On 20 Aug 2012, at 15:01, Alberto G. Corona wrote:

In evolutionary terms, is and ougth reflect the double nature of a social being which has not lost is individuality, as individual and as a member of a bigger whole. Both are in tension. The social whole is also in our instinctive individual nature,and appear to the conscious trough intuitions and feelings of duty. The "Ought" are our long term rules for survival as individuals as member of a society trough generations, which is accesibe trough intuition. The IS is more inmediate to our intuition (when social things are ok). But both are given, but are adapted to the social circunstances : We would not be here if our ancestors would not have been egoistic. Neither we would be here too if they would not attend their social duties and repress the deleterious part of their selfish behaviours.

For this reason,John Maynard Smith, an evolutionist http://meaningoflife.tv/ said that the naturalistic fallacy is itself a fallacy, because the Ough is in an IS no less IS than the IS of our ordinary selfish behaviour, with some matizations. is in concordance with the Christian notion of the human nature of a man in permanent tension between the god (which he have knowledge thanks to his Soul or his Nous) and the evil of his socially and individually deleterous selfish impulses.

This tension between deletereous individuality that endangers the common good appears in all the scales of evolution. there are parasite molecules, parasite genes, parasite intracellular organules, parasite tissues and parasite individuals against which the whole has a set of countermeasures. The transitions from a level to the next never is complete. The tension between individuality and sociality is ethernal, but in the human being this conflict is not only is carried out externally, but in its own conscience.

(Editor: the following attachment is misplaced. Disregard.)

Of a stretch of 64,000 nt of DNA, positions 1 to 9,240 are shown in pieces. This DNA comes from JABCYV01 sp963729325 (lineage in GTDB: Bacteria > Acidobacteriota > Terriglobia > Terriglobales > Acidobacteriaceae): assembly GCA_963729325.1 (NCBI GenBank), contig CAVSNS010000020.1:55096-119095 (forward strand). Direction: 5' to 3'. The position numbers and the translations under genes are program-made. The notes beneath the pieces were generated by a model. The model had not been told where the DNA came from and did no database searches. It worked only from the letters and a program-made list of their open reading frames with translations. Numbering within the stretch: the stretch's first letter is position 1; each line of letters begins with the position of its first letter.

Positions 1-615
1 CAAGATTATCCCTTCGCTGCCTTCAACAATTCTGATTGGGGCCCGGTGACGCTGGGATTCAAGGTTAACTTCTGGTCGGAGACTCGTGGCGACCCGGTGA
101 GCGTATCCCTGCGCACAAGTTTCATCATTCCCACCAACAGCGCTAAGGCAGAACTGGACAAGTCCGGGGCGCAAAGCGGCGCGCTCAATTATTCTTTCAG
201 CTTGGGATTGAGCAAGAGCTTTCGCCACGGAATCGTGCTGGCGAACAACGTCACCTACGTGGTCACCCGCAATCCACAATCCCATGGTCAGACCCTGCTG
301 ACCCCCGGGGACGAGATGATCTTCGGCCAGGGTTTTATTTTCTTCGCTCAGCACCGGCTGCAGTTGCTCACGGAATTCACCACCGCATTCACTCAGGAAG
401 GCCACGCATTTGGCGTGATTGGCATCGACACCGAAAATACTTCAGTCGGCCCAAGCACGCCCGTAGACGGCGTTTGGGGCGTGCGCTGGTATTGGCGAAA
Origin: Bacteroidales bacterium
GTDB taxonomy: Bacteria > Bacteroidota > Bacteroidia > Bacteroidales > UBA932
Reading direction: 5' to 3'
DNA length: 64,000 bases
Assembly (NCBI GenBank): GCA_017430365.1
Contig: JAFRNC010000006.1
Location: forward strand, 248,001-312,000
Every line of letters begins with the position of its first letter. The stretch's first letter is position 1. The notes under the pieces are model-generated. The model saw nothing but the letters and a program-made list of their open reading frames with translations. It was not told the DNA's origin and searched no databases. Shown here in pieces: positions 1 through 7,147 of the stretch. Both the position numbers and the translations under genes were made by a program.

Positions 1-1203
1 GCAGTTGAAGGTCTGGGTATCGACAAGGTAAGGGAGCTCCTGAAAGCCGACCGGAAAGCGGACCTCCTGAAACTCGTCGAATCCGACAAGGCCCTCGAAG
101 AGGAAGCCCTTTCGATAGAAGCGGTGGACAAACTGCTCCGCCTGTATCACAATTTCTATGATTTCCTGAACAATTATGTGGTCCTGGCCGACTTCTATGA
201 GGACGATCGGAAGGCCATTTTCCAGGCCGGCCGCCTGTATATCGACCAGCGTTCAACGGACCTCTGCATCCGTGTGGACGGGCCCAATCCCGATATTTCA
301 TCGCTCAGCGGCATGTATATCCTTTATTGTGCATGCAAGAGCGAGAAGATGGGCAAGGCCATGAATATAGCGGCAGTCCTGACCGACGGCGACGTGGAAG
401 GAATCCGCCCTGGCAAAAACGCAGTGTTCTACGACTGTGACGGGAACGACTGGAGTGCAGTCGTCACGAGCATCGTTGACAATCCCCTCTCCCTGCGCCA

Well said.
Mathematical modal logic, like model theory and mathematical semantics, illustrates also that the ought can be made as an is by a change of level in the theories, as adding dimensions can sometimes do that in mathematical physics. The tension between the higher self and the "little selfish ego" exists right at the start in all universal machine, even if this is not palpable when the machine is isolated from other machine. I mean that we can already justify a sort of "ought" by the logic of self- reference, (notably the one give by [[]p & <>p)), and this might corroborate some of Leibniz insight.

Bruno

http://iridia.ulb.ac.be/~marchal/





2012/8/20 Roger <rclo...@verizon.net>
Hi meekerdb

All's well in Heaven, but down here on earth things are a little messier.
Heaven is what should be, down here is what is.
This conflict earns preachers a nice life.

The Christian solution to this dilemma is that God solved it a long
time ago by allowing his son to be crucified and proved it by
resurrecting Him.  IMHO.





Roger , rclo...@verizon.net
8/20/2012
Leibniz would say, "If there's no God, we'd have to invent him so everything could function."
----- Receiving the following content -----
From: meekerdb
Receiver: everything-list
Time: 2012-08-18, 15:04:00
Subject: Re: On comp and the is-ought problem of Hume

Who’s Afraid of the Naturalistic Fallacy?
Oliver Curry, Centre Research Associate, Centre for Philosophy of Natural and Social Science, London School of
Economics, UK WC2A 2AE, UK; Email: o.s.cu...@lse.ac.uk.






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